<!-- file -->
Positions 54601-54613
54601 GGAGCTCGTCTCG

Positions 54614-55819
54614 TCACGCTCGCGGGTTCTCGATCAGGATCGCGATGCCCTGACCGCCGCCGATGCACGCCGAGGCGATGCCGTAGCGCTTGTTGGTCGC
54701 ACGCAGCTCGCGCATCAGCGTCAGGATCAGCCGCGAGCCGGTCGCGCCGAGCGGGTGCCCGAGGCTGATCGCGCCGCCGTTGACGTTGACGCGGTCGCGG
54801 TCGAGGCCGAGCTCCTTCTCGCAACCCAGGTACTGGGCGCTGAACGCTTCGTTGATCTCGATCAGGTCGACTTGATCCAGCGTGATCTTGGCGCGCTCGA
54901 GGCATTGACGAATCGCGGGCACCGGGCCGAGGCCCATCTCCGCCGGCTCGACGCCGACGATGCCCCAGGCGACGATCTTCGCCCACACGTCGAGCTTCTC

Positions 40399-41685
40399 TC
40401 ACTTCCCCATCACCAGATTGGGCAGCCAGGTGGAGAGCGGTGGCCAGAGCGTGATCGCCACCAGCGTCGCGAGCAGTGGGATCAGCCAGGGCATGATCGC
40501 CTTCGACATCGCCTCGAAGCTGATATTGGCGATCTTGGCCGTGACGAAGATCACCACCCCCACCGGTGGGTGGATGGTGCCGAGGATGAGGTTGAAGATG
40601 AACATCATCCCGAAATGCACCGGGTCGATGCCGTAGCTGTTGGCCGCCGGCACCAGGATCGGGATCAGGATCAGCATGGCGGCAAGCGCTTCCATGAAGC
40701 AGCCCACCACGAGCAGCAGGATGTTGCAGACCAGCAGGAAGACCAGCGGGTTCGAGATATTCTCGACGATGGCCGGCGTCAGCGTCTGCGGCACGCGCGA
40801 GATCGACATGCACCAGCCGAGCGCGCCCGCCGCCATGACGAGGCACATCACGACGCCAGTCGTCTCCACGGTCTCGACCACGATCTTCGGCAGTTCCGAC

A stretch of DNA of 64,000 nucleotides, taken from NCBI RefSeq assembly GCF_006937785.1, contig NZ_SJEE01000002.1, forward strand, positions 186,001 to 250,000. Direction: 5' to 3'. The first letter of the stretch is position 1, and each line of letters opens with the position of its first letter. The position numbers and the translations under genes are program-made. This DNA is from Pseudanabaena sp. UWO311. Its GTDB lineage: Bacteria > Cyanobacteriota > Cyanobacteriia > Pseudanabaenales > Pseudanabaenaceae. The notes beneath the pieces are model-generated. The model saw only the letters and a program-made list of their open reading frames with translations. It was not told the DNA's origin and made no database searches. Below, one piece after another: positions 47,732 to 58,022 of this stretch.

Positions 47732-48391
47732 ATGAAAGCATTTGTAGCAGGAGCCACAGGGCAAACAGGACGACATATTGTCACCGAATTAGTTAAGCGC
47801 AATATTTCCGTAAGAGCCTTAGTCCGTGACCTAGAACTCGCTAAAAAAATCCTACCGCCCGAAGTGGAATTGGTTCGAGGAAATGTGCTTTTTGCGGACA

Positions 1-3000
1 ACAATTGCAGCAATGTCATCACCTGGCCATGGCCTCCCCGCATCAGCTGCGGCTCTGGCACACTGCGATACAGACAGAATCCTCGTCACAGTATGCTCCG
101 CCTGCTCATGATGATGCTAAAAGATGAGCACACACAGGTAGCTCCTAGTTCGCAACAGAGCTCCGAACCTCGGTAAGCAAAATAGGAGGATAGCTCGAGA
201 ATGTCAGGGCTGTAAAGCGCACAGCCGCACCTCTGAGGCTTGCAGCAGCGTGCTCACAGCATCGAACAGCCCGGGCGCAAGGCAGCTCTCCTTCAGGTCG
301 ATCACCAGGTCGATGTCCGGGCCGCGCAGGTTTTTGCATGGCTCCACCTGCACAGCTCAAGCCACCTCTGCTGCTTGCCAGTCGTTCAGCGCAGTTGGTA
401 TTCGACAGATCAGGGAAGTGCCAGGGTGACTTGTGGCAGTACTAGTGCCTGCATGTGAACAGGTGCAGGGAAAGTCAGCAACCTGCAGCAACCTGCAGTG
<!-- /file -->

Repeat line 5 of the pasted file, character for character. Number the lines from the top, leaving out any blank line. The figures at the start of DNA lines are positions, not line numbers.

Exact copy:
54701 ACGCAGCTCGCGCATCAGCGTCAGGATCAGCCGCGAGCCGGTCGCGCCGAGCGGGTGCCCGAGGCTGATCGCGCCGCCGTTGACGTTGACGCGGTCGCGG